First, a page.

Post by danny burstein
Something or another jogged my memory about this one,
which I might have read anytime between six months
and 30 years ago...
(All together now, *sigh*)
Scenario: Astronaut returns to Earth after some lengthy
trip or orbits. He's in isolation/quarantine because
he's sick and getting worse.
Finally he gets a friend of his to... let "normal"
(as opposed to super cleaned) regular outside air
into his isolation chamber, and he starts getting better.
Reason (if, big if, I'm remembering correctly), his
immune system basically shut down becuse there was
nothing with him during his mission, and letting
in the misc. viruses, etc., that are always in standard
Earth air kicked his body back into whack.
Sound at all familiar?
Bump? Sorry, no bells rung, except that the story
probably has to be from before long sessions in space
were a thing, at least. So pre Skylab. But also if they
sent just one guy, that hasn't been usual for a while.
Unless there were several space longtermers already
but this is the one who got sick.
Certain authors had a speciality of medical stories too.
Murray Leinster, whoever that was. James White,
However, I don't think that the immune system works like
that, or does it...
And James White wrote one nice story about the animals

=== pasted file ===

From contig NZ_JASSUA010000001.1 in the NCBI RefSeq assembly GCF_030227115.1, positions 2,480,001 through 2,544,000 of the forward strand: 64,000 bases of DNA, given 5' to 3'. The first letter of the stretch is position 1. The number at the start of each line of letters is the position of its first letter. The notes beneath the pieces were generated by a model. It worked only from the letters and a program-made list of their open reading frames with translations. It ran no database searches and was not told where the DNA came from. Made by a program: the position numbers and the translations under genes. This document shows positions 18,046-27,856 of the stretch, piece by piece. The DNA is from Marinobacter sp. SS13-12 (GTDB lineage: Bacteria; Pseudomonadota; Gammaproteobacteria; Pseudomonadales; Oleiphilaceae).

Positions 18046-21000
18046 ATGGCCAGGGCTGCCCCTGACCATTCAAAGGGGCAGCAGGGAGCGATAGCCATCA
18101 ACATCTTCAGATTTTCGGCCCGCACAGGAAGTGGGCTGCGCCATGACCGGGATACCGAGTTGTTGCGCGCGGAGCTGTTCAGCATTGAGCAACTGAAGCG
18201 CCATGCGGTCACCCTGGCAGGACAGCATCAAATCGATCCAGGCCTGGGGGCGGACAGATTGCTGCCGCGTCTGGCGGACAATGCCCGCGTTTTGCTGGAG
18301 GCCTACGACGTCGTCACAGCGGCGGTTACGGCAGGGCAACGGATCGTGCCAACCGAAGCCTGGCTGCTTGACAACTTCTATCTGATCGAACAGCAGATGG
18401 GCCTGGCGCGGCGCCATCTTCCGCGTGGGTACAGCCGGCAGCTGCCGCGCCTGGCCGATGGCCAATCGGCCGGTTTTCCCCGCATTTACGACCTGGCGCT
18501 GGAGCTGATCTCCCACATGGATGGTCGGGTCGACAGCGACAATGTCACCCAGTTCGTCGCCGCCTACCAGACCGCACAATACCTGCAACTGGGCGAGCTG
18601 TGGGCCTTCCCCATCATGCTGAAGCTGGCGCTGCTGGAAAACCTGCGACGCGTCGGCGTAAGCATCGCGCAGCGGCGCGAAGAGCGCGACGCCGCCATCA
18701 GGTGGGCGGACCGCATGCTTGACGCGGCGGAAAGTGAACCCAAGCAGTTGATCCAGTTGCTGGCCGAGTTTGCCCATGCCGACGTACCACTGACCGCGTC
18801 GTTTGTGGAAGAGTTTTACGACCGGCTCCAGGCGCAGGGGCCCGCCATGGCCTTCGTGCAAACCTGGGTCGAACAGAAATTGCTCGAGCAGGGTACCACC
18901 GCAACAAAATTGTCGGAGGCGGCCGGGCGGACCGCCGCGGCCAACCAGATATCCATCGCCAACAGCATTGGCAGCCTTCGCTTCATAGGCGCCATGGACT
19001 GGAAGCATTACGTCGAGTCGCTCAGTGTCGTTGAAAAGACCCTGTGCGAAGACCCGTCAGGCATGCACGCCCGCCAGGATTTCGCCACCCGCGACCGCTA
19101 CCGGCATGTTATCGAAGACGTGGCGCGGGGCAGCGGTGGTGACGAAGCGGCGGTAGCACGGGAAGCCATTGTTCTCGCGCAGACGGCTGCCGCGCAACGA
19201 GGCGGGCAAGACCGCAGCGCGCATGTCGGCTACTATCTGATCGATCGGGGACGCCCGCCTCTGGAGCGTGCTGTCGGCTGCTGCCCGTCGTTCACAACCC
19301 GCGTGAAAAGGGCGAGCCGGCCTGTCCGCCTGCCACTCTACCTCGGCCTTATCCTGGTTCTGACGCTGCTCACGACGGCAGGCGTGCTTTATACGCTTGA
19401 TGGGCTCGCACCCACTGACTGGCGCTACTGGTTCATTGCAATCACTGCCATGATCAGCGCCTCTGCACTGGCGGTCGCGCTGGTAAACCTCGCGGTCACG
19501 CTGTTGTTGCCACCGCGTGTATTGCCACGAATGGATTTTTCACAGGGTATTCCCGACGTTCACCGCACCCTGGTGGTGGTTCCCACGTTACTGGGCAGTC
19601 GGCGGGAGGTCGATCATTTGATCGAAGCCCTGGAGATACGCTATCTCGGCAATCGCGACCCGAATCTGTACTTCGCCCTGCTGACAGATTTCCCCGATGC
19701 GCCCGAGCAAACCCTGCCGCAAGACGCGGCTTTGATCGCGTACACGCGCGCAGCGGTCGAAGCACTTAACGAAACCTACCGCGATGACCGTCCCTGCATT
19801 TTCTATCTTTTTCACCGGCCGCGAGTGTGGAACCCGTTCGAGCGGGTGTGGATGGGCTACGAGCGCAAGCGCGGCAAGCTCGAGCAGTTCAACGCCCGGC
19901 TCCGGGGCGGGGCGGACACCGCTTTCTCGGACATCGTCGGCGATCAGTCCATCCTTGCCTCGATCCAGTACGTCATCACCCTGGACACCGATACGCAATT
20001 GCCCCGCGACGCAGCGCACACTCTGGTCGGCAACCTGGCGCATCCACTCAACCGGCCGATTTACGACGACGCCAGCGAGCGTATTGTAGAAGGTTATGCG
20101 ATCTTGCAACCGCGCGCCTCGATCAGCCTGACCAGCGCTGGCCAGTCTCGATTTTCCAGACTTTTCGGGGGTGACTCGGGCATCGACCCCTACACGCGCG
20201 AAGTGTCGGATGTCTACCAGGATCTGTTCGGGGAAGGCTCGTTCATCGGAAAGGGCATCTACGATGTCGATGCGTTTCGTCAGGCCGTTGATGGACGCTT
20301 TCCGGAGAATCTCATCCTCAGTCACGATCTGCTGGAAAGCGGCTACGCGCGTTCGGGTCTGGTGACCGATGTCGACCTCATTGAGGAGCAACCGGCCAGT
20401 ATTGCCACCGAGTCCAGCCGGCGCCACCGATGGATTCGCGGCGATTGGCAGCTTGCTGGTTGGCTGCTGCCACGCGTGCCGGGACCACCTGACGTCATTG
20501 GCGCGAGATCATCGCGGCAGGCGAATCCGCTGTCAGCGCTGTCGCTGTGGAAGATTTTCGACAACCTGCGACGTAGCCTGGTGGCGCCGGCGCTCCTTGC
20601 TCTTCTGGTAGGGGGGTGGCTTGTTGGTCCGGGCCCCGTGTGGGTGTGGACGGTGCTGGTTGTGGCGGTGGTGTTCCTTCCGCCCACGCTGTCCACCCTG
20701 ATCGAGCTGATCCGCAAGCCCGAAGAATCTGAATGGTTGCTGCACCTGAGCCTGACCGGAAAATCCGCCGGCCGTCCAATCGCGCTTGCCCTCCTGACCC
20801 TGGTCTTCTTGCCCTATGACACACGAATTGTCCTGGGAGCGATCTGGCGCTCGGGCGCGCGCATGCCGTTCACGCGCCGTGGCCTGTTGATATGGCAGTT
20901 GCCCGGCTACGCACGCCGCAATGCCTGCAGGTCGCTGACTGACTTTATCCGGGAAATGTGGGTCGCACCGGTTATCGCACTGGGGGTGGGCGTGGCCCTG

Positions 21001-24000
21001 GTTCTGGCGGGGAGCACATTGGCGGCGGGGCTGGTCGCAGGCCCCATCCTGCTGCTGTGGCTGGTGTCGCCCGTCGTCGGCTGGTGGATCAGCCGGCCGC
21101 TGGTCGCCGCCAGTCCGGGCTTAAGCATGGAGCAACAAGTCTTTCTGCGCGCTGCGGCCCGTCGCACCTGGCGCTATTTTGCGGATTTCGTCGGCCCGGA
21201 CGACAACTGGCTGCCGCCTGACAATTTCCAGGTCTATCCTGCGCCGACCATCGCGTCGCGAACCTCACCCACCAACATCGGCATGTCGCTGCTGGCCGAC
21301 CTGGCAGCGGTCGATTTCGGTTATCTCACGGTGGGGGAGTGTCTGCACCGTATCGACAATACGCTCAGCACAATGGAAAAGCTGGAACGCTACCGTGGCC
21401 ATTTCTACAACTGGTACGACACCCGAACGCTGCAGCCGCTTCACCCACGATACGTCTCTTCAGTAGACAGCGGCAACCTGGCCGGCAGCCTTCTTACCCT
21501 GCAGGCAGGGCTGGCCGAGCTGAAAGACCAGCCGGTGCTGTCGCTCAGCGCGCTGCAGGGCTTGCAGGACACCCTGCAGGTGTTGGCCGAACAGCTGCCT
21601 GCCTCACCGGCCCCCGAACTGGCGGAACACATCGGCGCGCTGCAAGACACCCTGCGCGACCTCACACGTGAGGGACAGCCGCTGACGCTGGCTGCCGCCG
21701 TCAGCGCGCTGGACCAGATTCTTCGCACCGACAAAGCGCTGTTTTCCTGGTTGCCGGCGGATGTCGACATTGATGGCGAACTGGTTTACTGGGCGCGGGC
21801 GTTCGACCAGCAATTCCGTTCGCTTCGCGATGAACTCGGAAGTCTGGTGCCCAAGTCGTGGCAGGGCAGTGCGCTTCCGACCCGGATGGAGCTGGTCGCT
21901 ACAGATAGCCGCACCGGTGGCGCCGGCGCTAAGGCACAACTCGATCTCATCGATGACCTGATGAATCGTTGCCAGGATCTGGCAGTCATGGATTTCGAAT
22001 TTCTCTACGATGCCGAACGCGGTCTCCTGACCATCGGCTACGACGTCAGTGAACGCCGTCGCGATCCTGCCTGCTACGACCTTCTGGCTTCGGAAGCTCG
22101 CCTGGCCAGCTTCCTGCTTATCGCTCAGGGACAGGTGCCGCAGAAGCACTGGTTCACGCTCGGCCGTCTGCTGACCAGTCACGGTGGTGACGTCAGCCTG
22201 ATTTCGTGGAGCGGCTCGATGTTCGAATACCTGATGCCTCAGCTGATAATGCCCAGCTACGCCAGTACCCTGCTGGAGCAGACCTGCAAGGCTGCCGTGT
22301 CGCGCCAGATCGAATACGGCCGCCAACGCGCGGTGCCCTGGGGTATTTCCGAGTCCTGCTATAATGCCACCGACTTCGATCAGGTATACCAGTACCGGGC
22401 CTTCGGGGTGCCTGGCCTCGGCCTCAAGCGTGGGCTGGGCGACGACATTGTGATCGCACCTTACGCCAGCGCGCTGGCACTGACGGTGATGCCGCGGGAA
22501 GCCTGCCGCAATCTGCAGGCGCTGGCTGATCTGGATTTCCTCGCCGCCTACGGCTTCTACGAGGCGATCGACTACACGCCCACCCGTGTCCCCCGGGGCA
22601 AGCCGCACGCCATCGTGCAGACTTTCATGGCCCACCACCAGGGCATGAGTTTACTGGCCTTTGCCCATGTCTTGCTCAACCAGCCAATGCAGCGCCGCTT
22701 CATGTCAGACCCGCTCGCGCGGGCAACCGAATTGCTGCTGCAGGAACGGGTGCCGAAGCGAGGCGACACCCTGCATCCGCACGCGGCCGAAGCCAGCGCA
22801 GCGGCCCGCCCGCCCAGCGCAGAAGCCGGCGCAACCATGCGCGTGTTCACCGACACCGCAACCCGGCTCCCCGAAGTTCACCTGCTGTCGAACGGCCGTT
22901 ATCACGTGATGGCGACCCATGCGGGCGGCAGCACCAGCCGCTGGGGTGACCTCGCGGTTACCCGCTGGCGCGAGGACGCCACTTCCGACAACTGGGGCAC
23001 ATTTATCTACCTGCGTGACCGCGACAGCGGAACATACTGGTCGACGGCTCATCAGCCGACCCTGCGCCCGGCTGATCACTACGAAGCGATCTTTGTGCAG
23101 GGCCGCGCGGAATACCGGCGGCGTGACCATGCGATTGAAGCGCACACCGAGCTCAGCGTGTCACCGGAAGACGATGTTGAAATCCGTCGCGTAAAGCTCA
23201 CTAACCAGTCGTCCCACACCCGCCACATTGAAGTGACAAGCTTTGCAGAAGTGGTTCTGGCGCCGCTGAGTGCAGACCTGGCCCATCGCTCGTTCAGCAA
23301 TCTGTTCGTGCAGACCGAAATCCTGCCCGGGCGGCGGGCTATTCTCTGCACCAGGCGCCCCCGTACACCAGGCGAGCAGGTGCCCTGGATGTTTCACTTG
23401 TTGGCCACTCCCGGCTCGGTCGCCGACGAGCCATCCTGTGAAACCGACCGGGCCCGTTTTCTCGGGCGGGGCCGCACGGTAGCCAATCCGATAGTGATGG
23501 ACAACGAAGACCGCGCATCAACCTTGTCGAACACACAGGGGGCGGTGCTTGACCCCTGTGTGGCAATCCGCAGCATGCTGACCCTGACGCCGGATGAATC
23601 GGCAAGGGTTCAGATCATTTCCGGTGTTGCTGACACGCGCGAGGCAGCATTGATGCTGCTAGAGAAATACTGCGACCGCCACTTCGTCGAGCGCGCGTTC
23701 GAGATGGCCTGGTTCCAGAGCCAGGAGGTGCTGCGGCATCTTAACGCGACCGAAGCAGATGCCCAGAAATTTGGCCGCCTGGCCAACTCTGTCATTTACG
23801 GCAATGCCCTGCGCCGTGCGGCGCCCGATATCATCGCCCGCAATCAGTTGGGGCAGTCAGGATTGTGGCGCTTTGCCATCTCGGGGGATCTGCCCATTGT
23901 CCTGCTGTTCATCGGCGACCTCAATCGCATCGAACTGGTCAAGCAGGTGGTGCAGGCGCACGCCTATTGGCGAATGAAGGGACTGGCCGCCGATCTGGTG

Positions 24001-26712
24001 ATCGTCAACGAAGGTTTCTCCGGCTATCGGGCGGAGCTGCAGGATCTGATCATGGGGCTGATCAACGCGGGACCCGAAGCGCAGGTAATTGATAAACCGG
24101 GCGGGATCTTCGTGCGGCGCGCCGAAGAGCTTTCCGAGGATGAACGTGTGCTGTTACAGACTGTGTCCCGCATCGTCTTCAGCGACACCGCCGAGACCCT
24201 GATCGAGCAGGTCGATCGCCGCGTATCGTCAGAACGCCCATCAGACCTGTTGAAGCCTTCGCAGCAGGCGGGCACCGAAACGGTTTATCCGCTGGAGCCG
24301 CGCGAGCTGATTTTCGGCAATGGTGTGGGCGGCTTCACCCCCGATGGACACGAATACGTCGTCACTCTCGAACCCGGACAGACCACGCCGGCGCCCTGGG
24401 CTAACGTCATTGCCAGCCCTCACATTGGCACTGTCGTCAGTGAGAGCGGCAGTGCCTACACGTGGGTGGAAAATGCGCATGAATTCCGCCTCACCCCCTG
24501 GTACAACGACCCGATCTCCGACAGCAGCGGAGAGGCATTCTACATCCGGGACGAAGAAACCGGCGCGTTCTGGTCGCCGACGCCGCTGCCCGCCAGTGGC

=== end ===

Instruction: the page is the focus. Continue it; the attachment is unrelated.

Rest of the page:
brought on a space mission who developed super intelligence
as a result, and really, biology doesn't work like that, either.
What animals? Oh... laboratory mice... and ship's cat.
Anyway. A completely different story of what will happen
to the first human in space. A story blown up as soon as
In James White's _Major Operation_ there's an alien
early space mission observed by the benevolent Federation.
The ship is leaking and tumbling and the Federation ship
uses tractor beams to stabilise it. The alien urgently fires
thrusters to resume tumbling.
The alien turns out to be a Drambon Roller, a sea creature
formed like a truck tire which moves by rolling itself along...
which also is how its blood circulation system operates.
If it isn't turning then it's dying.
A fairly cute scene has our favourite James White doctor
trying out the universal brain recording from the Drambon
astronaut, which, as usual, convinces him that he is one.